“Considerations used by desert isopods to assess scorpion predation risk”
Moshe Zaguri, Yaara Zohar, and Dror Hawlena (Nov 2018)
Assessing the risk assessment – which predatory cues and in what context will justify an anti-predatory response?
How do desert isopods manage fear?
“The world is a dangerous place to live,” wrote Albert Einstein. This is most likely what desert isopods think every morning when leaving the safety of their family burrows to forage in a landscape full of threats. Trying to reveal how prey distinguish between safe and dangerous areas is a major experimental challenge because it requires inferring sensory abilities and cognitive decisions from their behavioral reactions. In this paper, Zaguri, Zohar, and Hawlena from the Ecostress lab at the Hebrew University of Jerusalem have explored how isopods assess the threat of golden Israeli scorpion predation in the central Negev desert. They introduced different combinations of signals that scorpions leave behind to the isopod natural habitat, and meticulously measured the isopods’ behavioral responses to these signals upon first encountering them. Isopods can identify the smell of a scorpion but respond to them only when this smell is associated with other odors or excavated soil mounds that imply an active scorpion burrow. This risk assessment process is efficient because golden scorpions hunt isopods only from the depth of the burrow. Simultaneous presence of different predator cues provoked graded defense reaction, possibly reflecting an additive increase in risk estimation. Our results suggest that isopods can modify their risk estimation based on the context in which the cue is perceived.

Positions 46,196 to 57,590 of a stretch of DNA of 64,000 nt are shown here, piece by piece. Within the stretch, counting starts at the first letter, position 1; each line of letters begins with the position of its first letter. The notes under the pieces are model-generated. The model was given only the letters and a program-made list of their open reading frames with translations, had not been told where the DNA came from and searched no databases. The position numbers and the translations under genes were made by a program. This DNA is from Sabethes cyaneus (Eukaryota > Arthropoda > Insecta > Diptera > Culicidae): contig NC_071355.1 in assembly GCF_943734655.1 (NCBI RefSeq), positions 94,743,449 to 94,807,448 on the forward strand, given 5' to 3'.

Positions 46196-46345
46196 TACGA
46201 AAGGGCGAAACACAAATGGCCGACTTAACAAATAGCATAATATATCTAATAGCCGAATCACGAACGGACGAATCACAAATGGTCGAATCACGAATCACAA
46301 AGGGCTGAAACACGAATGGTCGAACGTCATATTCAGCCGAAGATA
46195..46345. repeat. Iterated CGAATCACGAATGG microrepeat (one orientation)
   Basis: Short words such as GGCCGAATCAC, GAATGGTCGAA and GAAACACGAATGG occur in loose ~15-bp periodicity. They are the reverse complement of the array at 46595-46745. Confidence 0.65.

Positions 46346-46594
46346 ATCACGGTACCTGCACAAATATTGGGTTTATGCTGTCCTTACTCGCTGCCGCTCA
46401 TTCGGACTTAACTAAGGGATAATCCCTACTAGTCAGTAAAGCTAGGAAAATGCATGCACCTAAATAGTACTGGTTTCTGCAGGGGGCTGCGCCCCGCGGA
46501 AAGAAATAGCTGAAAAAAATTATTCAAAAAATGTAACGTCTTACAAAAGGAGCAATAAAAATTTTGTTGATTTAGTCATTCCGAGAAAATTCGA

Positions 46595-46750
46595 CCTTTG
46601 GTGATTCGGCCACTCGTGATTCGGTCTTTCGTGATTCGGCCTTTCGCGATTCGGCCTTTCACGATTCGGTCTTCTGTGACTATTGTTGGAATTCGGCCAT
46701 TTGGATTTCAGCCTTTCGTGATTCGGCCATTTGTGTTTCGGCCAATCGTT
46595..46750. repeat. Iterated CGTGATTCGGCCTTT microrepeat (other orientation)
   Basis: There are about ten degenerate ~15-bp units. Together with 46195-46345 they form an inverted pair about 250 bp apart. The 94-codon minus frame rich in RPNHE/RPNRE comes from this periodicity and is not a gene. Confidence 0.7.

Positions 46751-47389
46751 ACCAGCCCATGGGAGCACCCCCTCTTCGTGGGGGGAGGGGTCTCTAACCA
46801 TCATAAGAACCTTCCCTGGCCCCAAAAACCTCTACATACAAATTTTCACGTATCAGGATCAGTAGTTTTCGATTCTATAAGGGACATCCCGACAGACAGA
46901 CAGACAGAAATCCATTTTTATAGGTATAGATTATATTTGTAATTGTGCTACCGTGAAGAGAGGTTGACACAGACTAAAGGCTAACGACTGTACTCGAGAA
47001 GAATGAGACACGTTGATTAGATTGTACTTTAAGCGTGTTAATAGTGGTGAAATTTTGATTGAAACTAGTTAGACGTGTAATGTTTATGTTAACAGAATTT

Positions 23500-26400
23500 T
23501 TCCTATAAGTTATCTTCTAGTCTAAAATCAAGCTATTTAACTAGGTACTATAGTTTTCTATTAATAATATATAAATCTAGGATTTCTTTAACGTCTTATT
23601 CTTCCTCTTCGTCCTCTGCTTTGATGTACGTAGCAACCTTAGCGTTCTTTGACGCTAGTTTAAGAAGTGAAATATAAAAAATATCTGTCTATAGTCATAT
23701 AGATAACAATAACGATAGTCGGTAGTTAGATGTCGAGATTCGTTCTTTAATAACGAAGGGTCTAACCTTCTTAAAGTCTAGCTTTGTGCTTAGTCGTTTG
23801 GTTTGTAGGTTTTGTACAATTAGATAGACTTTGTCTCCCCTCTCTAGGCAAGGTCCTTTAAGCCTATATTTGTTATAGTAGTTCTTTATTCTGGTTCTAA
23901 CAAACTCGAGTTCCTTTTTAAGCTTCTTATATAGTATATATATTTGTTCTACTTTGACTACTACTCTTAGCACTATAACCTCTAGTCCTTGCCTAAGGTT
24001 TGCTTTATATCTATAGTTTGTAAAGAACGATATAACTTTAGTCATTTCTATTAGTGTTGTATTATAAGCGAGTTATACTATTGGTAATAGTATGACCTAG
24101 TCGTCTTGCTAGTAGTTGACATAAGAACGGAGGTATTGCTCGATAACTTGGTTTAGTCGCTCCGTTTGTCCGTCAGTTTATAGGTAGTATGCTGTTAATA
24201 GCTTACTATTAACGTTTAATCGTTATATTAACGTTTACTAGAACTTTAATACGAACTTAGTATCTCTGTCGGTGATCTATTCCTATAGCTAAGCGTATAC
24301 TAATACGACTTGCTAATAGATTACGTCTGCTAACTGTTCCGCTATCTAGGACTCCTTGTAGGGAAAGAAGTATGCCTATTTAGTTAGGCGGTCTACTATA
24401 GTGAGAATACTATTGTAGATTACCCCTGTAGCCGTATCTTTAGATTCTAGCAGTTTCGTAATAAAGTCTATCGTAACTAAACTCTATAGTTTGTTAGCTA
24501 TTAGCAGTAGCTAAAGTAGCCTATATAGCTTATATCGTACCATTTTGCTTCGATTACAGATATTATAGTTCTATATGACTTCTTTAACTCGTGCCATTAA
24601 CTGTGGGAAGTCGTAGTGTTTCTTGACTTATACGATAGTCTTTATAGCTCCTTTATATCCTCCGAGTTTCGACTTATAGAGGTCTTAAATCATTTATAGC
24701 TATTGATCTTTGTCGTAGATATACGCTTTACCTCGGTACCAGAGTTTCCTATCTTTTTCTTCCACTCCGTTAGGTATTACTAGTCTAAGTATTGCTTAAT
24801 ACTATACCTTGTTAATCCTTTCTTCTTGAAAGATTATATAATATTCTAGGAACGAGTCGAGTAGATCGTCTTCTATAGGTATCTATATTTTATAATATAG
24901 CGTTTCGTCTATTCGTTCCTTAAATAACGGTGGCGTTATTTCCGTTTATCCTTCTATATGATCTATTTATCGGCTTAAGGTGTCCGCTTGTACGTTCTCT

Animals adjust behaviors to balance changes in predation risk against other vital needs. Animals must therefore collect sensory information and use complex risk assessment process that estimates risks and weigh costs and benefits entailed in different reactions. Studying this cognitive process is challenging, especially in nature because it requires inferring sensory abilities and conscious decisions from behavioral reactions. Our goal was to address this empirical challenge by implementing psychophysical principles to field research that explores considerations used by desert isopods (Hemilepistus reaumuri) to assess the risk of scorpions that hunt exclusively from within their burrows. We introduced various combinations of chemical and physical cues to the vicinity of isopod burrows and recorded their detailed reactions upon first encountering the cues. The isopods reacted defensively to scorpion odor but only when accompanied with excavated-soil or other odors typically found near scorpion burrows. Isopods also reacted defensively to piles of excavated soil without scorpion olfactory cues, suggesting that isopods take precautions even against physical disturbances that do not necessarily reflect predator activity. Simultaneous presence of different cues provoked graded responses, possibly reflecting an additive increase in risk estimation. We conclude that wild isopods use defensive reactions toward environmental signals only when the integrated perceptual information implies an active scorpion burrow, or when they lack data to refute this possibility.